Lygia Pape
Lygia Pape (1927-2004), Stabbed Tongue, 1968, Photography / Visual poem

“Conceptual Strategies”, on view at Galeria Bergamin & Gomide, focuses on the solid partnership that has been established between political art and conceptualism in Latin America. This synchrony between an art that breaks with formal models and a more assertive discourse, connected with the events associated with the political repression experienced in the period of the 1970s and 1980s, is evident in the approximately 80 works selected for the exhibition by the curator Ricardo Sardenberg. . His intention is not to make a historical review, nor to schematize this broad production in thematic, formal or geographical nuclei. On the contrary, it is through diversity and density that Sardenberg approaches the subject. And in a way it updates it.

Cildo Meireles
Cildo Meireles (1948), To be bowed with the eyes, Wood and Iron, Signed with monogram and dated, 25 X 50 X 50 cm

“There are several strategies of production and dissemination, sometimes of opposing ideological nuances”, explains the curator, reaffirming that in a way his strategy is to dilute the great authorships, inserting them in a broader and more diverse set. It is evident that the artists who stood out most during this process are represented and that there is a slight predominance of Brazilian authors (which correspond to about 60% of the list). The selection – which does not only comprise works of art, but also projects, texts, documents – begins with an older work, carried out in 1962, by Augusto de Campos. And it ends at the end of the 1980s with a work by Jac Leirner. Within this range there is space for different poetics, by artists such as Cildo Meireles, Victor Grippo, Lygia Pape and León Ferrari. To bring this group together, it was necessary to resort to several collections and, despite occupying a commercial gallery, not all works are for sale.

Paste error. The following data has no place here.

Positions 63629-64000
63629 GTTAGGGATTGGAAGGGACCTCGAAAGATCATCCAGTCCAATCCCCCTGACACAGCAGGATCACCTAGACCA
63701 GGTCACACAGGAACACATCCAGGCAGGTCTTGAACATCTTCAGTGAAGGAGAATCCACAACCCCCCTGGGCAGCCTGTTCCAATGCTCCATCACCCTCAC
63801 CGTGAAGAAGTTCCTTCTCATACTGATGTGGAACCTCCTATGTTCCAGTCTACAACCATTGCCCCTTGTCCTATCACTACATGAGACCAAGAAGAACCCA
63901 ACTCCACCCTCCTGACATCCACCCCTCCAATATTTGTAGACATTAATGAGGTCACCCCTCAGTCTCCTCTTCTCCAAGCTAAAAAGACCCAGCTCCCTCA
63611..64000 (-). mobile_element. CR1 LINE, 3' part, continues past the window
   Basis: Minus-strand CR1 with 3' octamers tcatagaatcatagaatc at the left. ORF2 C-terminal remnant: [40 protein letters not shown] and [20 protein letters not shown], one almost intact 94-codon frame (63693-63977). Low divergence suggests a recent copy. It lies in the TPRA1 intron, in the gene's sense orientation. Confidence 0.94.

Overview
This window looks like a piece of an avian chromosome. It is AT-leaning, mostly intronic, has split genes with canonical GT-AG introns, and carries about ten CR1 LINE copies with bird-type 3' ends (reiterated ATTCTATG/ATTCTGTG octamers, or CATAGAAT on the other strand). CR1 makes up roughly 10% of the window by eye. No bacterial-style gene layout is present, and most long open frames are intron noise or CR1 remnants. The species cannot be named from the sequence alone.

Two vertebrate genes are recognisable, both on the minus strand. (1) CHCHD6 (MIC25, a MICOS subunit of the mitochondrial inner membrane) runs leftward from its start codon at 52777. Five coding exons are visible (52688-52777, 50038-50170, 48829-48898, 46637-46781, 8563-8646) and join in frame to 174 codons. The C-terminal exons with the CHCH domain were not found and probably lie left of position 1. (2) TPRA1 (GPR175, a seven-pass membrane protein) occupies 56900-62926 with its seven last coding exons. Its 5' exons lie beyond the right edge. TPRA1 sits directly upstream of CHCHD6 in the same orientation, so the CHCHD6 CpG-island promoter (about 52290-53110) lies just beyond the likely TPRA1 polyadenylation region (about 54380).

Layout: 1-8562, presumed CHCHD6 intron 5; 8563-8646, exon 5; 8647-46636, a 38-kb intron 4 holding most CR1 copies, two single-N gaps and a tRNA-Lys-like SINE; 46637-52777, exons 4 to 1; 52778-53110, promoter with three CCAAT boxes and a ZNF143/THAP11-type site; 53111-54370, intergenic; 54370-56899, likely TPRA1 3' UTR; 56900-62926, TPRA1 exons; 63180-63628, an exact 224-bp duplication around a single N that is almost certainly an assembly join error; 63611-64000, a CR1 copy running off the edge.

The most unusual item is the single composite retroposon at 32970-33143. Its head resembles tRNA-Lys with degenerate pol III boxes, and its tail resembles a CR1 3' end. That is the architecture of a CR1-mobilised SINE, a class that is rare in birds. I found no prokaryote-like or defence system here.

According to Sardenberg, the show purposely sins by excess, as if the curatorship sought to “redematerialize” these objects, reduce the fetishization to which they were subjected in subsequent decades and reinforce important aspects of these proposals such as their political intention, the revolt against the merchandise that marks the conceptual art and the emphasis on collective art.

Cildo Meirelles, Blind Mirror, 1970.
Cildo Meirelles, Blind Mirror, 1970.

It is not a coincidence that so many exhibitions have, now and in the recent past, focused on this period of contestation, in which art is also transformed into a language of combat and resistance. It is possible to mention, for example, the exhibitions Mulheres Radicais, at the Pinacoteca do Estado and AI-5, at the Instituto Tomie Ohtake (see articles on pgs. … and …). Looking at the past undoubtedly illuminates the dark present, but it is necessary to keep in mind that times are different. “The authoritarian impulse is similar, but not the same”, ponders the curator.

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